My friend Tommy recently spent a week with my family and me in Colorado. I met Tommy 10 years ago when we were neighbors in the Del Ray section of Alexandria, VA, when he was just out of prison, on the wagon and off of drugs. As we sat together last month on my front porch, he told me his whole story. He grew up in a tough part of D.C. with his four brothers and two sisters (from one mother and three fathers). Abusive dad; fearfully compliant mom; left home at 14; no college; drugs, gang loyalties, guns, gunshot wounds and prison. The story is familiar. But it’s not my story. I grew up in the lily-white suburbs of northern N.J.; big homes, acre lots, ‘good’ schools, etc. Yes, discontent and divorce everywhere; but lots of options. Tommy had very few.
When Catholic Social Teaching (CST) assesses social phenomena and prescribes principles for securing and maintaining the common good, it has both Tommy’s and my ‘world’ in view (and every ‘world’ in between). Each and every person’s good, contextualized within a realistic assessment of his or her limitations and opportunities, must be factored in. At the same time, it is obvious that people’s abilities, propensities and options are not equal. Consequently, its efforts to assess and prescribe a just “distribution” of benefits and burdens throughout the members of a community can only be equal in a proportionate sense, not a material sense. If someone through no fault of his own has fewer options available for living a dignified life, the community, if it’s capable of doing so, has a duty to facilitate access to reasonable options. This is the logic behind the “preferential option for the poor.”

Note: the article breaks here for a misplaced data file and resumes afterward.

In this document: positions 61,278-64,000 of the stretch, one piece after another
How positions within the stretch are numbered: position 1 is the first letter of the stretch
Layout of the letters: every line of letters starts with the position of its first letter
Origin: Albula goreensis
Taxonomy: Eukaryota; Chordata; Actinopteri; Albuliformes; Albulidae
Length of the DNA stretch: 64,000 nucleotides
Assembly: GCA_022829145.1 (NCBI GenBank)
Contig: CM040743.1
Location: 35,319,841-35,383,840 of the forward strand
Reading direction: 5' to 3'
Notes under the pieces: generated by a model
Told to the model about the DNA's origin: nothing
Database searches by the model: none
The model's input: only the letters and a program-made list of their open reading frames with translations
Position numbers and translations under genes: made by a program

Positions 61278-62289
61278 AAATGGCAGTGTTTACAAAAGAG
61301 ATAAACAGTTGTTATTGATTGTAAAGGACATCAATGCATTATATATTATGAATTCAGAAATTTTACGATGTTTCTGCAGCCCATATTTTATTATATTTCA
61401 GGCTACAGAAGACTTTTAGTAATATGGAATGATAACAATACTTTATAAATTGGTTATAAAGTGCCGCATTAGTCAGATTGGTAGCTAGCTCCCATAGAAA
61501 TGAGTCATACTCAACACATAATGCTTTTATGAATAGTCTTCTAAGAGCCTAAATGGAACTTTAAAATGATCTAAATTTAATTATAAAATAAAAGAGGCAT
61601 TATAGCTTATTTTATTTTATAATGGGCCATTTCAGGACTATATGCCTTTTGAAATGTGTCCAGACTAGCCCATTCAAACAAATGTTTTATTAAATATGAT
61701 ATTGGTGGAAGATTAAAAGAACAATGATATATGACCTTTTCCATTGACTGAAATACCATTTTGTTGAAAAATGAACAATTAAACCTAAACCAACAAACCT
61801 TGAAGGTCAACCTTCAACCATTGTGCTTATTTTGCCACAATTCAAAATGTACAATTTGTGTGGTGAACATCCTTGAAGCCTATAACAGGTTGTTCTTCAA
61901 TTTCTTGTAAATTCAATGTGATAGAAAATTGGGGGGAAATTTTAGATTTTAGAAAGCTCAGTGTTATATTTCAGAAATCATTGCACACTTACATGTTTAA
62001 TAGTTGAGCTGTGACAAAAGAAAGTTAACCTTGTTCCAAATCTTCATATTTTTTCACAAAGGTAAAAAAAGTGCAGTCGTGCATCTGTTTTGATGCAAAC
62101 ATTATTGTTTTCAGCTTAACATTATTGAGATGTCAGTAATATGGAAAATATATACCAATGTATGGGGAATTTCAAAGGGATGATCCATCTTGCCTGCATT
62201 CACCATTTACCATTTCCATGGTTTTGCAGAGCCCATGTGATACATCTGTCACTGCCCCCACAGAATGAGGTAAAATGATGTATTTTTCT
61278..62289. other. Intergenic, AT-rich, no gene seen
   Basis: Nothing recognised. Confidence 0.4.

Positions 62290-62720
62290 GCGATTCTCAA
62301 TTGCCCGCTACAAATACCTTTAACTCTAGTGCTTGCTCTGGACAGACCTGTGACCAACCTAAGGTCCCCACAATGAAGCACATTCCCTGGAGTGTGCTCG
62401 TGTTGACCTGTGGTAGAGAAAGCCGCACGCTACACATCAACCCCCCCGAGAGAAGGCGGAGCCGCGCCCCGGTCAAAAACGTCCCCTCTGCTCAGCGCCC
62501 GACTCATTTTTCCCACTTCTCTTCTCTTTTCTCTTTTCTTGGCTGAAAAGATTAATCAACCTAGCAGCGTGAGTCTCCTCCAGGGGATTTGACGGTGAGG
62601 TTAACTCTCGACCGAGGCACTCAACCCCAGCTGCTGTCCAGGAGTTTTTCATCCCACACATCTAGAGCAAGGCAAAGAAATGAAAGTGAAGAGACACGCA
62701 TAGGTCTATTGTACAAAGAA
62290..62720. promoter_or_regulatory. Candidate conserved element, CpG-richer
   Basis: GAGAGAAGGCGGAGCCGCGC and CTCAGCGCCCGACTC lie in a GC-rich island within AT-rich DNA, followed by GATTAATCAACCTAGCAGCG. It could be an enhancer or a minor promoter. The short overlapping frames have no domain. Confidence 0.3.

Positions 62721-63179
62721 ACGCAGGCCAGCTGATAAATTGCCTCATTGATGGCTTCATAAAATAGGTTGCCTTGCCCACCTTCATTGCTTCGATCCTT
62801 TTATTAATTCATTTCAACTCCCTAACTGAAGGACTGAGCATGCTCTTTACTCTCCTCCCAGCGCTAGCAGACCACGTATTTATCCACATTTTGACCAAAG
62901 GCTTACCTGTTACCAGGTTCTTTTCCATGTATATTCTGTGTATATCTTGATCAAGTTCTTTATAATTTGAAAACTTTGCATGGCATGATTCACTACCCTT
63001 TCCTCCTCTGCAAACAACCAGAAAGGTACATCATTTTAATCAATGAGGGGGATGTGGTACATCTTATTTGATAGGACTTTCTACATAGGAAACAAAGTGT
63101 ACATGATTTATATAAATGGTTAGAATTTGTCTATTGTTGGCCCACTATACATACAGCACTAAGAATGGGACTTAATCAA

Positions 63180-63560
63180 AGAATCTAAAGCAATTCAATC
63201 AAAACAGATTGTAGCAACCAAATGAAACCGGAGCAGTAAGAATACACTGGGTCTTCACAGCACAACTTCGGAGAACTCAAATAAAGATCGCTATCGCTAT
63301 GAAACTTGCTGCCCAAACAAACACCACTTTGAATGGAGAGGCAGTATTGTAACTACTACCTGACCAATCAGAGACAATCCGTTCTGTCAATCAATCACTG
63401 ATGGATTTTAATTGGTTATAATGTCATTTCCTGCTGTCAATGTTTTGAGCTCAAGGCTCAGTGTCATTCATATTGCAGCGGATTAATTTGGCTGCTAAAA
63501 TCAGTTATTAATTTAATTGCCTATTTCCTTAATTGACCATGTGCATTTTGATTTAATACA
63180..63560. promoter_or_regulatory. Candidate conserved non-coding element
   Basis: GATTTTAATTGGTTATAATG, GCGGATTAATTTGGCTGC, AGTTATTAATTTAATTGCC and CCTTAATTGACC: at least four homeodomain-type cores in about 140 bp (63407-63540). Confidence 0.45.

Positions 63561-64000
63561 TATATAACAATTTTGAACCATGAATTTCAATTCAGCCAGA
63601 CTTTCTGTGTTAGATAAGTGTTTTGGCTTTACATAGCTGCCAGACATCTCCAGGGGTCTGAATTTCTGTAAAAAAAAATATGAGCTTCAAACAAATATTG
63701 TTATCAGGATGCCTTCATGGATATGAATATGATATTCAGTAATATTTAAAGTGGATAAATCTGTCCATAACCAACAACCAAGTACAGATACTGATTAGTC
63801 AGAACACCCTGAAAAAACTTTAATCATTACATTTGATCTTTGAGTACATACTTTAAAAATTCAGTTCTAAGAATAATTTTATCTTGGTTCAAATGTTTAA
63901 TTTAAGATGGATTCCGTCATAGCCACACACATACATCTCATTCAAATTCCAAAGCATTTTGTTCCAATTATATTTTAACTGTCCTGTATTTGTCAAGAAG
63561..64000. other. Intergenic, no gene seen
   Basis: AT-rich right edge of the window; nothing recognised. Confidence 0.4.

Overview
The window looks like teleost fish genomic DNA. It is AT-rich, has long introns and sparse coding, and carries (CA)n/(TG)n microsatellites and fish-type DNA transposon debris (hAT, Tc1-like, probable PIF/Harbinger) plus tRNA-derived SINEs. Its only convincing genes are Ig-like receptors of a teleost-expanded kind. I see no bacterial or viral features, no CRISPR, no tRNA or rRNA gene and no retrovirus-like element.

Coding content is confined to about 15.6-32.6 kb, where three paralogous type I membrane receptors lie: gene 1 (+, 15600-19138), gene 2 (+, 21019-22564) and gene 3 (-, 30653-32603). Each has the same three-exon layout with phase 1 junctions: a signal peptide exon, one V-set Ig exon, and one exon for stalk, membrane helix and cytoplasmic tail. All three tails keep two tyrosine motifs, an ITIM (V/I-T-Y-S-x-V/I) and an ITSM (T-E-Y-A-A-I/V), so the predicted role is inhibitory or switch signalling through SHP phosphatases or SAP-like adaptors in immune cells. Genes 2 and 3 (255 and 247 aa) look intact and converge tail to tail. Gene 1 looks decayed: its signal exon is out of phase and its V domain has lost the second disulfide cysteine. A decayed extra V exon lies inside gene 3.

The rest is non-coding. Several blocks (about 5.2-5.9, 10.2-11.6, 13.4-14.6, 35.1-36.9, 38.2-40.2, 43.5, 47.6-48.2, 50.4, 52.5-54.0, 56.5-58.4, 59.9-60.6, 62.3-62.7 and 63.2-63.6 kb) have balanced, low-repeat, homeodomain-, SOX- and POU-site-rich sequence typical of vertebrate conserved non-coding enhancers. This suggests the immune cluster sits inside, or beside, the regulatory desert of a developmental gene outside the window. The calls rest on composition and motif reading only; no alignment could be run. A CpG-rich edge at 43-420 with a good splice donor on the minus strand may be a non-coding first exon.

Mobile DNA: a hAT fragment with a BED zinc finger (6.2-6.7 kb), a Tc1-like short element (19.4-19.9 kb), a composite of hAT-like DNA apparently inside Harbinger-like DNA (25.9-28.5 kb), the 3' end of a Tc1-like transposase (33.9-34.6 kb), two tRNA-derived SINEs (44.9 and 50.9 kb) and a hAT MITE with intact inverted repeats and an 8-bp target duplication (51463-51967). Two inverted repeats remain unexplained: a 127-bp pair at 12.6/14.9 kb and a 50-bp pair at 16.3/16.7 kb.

In principle this sounds good, but in practice, as we all know, it is very difficult to apply. What are “reasonable options”? What “community” should do the facilitating? The political community? Or civic and religious communities, or both? What types of assistance are more likely to inculcate a habit of self-reliance and so contribute to stronger citizenship in the long run? When does it become immoral for a community to tolerate the privations of its citizens?
In a large diverse polity, especially one like our own that’s lost a unified value system, the complications are amplified and social disorders can seem or even become intractable.
The so-called “principles” of CST are meant to assist us in our efforts to secure and maintain the common good. They are all unified around the concept of justice. Each expresses a different aspect of or requirement for a just social order. They are not cut and paste solutions to complex social problems. Rather they are moral norms (norms of justice).
Insofar as they prohibit actions that are intrinsically unjust, their application is fairly black and white.
But that’s about where the black/white clarity ends. Inasmuch as the principles of CST explain or enjoin positive aspects of justice (e.g., solidarity, fair access to employment, participation, priority of labor over capital, right to emigrate, option for the poor, universal destination of the world’s resources), their application can be bafflingly complex.